2. Investigate the company’s market cap
Another thing you’ll want to look at when searching for undervalued stocks is the company’s market capitalization or market cap. A market cap is the total market value of a company’s outstanding shares.
You can calculate this by multiplying the total number of outstanding shares by its current stock price. For example, if a company’s stock is listed for $20 a share and they have 500,000 outstanding shares, the company’s market capitalization would be $10,000,000.
A company’s market cap can help bring added insight into a company’s profitability. Generally speaking, a company with a small market cap may be more volatile and can be seen as a growth stock, whereas companies with large market caps are often more stable. Because of this, it’s best to compare stocks with a similar market cap.
3. Analyze the company’s dividend yield and cash flow
For stocks that pay dividends, you’ll want to take a look at their dividend yield, which is a percentage that shows how much a company pays its shareholders in dividends compared to its stock price. For example, if a company’s stock price is $10 and they pay $1 in dividends per year, their dividend yield would be 10%.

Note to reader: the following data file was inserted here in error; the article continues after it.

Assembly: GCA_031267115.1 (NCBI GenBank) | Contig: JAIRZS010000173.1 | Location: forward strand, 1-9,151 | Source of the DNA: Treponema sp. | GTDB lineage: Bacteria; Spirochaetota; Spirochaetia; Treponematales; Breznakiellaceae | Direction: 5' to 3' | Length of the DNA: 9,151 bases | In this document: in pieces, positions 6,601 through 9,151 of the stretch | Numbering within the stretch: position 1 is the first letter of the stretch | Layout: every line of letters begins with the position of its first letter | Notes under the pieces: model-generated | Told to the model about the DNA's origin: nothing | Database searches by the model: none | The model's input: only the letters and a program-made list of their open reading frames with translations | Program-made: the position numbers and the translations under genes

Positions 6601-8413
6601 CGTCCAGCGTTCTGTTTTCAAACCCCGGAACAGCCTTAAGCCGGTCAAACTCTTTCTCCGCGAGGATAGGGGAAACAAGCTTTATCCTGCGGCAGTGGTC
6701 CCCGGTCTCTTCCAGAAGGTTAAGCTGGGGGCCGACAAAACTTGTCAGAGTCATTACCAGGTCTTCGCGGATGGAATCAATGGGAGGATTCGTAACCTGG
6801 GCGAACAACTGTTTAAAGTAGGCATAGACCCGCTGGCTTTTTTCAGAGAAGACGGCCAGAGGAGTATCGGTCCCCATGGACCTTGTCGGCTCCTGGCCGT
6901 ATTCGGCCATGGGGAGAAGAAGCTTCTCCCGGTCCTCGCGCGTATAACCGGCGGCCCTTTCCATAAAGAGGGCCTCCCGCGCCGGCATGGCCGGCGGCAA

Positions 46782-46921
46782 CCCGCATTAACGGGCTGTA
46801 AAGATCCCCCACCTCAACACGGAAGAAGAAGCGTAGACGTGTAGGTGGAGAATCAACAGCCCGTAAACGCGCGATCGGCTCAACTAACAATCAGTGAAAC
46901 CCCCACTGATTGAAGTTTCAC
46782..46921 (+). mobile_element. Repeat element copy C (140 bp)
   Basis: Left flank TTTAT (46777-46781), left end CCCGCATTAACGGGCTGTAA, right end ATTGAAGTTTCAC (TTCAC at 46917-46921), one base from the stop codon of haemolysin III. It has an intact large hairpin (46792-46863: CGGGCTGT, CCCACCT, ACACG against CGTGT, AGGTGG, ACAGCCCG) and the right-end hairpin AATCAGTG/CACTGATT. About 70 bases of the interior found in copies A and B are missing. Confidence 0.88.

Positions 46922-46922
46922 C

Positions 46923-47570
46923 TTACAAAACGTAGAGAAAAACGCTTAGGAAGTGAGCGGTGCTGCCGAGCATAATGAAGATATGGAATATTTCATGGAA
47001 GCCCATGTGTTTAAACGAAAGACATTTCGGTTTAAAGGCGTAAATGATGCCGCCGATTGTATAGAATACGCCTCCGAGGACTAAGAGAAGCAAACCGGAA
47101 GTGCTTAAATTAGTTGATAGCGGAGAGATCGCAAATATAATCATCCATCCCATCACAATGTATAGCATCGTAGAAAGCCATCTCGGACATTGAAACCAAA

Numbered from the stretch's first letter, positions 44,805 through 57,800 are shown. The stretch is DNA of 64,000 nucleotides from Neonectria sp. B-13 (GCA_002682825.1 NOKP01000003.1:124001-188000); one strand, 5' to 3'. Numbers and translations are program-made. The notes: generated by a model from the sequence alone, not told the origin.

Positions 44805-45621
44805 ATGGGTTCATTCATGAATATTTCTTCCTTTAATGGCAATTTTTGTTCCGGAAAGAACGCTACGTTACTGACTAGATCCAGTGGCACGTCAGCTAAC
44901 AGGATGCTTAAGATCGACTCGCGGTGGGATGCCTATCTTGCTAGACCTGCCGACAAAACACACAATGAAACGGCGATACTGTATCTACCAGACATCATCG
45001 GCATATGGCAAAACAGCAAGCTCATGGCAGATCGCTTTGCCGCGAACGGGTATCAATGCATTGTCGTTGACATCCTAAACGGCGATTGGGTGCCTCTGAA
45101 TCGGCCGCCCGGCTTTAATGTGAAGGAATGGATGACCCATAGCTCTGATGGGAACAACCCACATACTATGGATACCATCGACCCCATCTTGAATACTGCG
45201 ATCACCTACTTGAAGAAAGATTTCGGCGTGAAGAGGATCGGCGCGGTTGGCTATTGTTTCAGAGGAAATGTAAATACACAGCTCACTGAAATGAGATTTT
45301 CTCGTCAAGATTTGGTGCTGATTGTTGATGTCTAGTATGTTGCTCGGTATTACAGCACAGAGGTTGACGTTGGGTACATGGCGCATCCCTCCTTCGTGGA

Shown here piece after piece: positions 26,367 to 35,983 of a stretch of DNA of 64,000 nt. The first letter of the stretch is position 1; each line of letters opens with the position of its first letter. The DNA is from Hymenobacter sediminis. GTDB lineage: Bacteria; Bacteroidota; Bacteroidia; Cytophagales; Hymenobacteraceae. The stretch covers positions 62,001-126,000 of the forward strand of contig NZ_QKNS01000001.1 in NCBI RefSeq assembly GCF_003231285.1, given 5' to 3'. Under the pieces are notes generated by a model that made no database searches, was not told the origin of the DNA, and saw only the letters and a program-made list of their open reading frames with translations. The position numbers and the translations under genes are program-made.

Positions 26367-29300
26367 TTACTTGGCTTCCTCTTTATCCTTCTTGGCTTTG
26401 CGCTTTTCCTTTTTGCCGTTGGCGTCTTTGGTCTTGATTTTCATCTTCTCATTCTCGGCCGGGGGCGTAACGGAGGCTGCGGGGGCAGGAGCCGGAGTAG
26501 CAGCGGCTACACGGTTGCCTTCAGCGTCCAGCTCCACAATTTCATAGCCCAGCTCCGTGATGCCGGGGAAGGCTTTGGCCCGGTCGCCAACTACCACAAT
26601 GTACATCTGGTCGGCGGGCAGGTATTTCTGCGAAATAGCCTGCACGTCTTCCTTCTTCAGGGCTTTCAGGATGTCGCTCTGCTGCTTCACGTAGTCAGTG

If a company has a high dividend yield, it means that a lot of its profits are being used to pay dividends. This may leave the company with less cash flow to invest in growth or pay off any debts they may have.
When using the dividend yield to find undervalued companies, you’ll want to look for consistency. If a company has a history of paying a high amount of dividends—even if the share price is low—that’s often a sign that the company’s financials are strong.
4. Take a look at the company’s competitors